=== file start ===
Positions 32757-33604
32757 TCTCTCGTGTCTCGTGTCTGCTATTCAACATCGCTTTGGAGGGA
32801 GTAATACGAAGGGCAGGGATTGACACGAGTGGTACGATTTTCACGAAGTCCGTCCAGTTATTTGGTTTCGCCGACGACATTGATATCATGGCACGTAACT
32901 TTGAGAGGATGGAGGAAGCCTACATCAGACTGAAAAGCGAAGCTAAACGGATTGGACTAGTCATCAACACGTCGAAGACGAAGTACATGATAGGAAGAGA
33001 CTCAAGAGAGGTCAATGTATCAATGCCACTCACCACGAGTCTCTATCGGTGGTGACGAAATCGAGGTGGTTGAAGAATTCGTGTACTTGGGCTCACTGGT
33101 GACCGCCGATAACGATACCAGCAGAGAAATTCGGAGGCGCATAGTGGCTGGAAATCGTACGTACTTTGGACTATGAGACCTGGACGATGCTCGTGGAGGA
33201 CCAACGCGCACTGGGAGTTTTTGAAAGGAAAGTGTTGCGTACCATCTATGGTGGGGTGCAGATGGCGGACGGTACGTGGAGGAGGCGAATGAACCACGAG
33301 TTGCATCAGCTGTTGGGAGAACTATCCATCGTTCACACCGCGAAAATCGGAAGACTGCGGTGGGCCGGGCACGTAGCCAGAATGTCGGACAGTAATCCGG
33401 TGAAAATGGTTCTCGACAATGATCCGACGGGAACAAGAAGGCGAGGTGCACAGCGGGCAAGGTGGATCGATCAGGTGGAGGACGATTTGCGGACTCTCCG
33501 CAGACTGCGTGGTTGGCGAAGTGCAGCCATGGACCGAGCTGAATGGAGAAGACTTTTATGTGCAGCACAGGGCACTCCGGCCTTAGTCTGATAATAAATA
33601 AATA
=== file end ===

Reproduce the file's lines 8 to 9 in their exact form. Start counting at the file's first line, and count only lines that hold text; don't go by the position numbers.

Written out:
33301 TTGCATCAGCTGTTGGGAGAACTATCCATCGTTCACACCGCGAAAATCGGAAGACTGCGGTGGGCCGGGCACGTAGCCAGAATGTCGGACAGTAATCCGG
33401 TGAAAATGGTTCTCGACAATGATCCGACGGGAACAAGAAGGCGAGGTGCACAGCGGGCAAGGTGGATCGATCAGGTGGAGGACGATTTGCGGACTCTCCG